Originally published at: From FCAIC to FCA: Evolving to Community Architect – Fedora Community Blog
In January 2023, the Fedora Council approved a title change for the Fedora community role. The Fedora Community Action & Impact Coordinator (FCAIC) is now renamed to Fedora Community Architect (FCA).
Does a title change make sense?
Last December, I was working together with Matthew Miller and Ben Cotton on our role pages in the Council docs, as part of a planned review of our role documentation. While reviewing the FCAIC role documentation, I took a new look at the role title and whether I felt it was still right. While it does describe the role and responsibilities well, it still doesn’t feel quite right to me, in a similar way that Community Lead didn’t feel right in 2016. I spent some time thinking about the FCAIC role, how it has changed over the years, and what I feel it describes. Since I am still early in the role, it felt like a good time to consider a title change.
I settled on Fedora Community Architect as the new title for the FCAIC role. In addition to being shorter, I feel like it better describes the role. Community work does not have an industry-accepted job ladder, as is more common with software engineering. Red Hat eventually settled on the title of community architect to encapsulate and describe community work in its pioneering open source communities. I also like Community Architect as a title. There is more literature and examples for others to understand the work.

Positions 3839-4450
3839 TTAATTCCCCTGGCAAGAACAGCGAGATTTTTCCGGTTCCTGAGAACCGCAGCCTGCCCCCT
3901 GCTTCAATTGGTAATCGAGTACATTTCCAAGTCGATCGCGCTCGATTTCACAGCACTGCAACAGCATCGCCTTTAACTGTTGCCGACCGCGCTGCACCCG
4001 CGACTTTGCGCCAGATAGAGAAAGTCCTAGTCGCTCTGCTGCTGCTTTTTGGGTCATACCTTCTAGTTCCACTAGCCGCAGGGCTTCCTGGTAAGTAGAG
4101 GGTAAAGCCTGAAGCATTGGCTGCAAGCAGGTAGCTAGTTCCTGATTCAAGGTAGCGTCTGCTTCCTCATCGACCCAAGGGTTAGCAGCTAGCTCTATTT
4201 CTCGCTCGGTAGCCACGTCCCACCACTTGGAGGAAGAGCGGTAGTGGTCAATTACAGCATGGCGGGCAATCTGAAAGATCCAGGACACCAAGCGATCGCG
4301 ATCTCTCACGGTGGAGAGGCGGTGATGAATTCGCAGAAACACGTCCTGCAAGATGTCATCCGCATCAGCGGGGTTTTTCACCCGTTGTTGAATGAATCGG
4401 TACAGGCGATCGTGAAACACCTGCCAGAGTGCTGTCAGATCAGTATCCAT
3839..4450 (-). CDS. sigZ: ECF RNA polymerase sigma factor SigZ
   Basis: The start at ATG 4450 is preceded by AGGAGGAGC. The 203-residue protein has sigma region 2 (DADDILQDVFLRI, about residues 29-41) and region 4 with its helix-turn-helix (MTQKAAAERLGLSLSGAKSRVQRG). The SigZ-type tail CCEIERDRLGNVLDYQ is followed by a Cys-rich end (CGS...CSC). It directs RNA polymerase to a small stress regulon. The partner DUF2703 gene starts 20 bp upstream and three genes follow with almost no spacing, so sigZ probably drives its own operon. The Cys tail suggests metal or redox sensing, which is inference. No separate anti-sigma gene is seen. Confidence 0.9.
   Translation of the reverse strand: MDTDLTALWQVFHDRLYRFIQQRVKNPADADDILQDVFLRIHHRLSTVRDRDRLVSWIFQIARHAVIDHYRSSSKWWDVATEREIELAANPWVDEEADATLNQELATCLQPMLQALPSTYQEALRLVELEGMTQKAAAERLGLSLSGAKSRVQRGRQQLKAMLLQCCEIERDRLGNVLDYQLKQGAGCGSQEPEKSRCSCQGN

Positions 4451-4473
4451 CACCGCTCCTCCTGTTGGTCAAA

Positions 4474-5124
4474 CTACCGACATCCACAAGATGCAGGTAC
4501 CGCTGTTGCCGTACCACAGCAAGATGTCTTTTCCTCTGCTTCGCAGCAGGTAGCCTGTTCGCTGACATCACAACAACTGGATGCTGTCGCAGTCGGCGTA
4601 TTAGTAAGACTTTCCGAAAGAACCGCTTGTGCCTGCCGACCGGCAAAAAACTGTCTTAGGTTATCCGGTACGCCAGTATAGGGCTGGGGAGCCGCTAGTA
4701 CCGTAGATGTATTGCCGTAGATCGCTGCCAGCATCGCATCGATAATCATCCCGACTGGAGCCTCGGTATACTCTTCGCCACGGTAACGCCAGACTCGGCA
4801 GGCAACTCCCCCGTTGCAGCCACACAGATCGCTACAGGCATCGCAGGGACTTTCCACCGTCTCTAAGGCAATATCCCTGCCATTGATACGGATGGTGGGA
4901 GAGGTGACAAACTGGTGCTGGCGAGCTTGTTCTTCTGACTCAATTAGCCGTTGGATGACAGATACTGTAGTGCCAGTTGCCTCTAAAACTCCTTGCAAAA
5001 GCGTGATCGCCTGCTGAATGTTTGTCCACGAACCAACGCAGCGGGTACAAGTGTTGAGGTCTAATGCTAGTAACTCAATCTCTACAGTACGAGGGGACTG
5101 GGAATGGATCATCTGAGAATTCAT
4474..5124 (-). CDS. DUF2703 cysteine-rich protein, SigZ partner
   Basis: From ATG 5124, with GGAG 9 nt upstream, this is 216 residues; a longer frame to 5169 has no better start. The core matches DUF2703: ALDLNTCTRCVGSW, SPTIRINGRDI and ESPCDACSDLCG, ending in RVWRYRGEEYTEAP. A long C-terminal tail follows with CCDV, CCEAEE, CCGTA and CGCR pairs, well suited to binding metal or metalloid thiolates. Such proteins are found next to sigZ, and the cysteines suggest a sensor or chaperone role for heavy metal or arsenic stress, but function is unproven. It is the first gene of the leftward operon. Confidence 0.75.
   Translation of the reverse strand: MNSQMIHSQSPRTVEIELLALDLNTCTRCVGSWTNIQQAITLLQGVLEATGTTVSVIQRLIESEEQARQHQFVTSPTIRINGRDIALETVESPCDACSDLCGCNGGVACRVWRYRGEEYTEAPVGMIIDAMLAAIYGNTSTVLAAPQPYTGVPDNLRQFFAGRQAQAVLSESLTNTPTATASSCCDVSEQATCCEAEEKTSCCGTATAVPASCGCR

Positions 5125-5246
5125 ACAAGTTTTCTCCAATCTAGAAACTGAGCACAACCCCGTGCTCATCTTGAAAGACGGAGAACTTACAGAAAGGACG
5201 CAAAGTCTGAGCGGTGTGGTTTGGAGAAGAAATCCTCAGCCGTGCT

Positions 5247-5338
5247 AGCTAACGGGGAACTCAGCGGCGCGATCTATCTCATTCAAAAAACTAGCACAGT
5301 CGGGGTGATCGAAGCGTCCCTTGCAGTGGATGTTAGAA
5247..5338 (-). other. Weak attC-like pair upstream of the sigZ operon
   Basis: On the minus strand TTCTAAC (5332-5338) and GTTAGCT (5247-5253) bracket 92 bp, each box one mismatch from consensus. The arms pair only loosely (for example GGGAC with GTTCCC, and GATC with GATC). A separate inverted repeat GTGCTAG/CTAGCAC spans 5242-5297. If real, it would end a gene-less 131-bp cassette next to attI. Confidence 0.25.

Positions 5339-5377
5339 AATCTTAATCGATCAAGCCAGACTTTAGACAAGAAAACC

Why change to Fedora Community Architect?
Ultimately, the goal of changing the name is to better describe the role and what the FCA does in Fedora. In many ways, the work for this role is like an architect. I can help make plans and map out where we want to go, but many times, I am not the one doing the work and “building” the community. In Fedora, our community is self-actualizing and often is responsible for building itself! This is visible in the many arms of the project shown in the organization chart. While the FCA may spend more time in parts of this chart than others, my role focuses on enabling and supporting others to accomplish their goals within the scope of the Fedora Project charter.
Furthermore, the lengthy “FCAIC” title usually came with an explanation to others unfamiliar with Fedora and our community culture. FCA is also a handy shortening of the longer FCAIC acronym too!
What do you think about this title change? Does it make sense? Do you have questions? Let me know your feedback in the comments.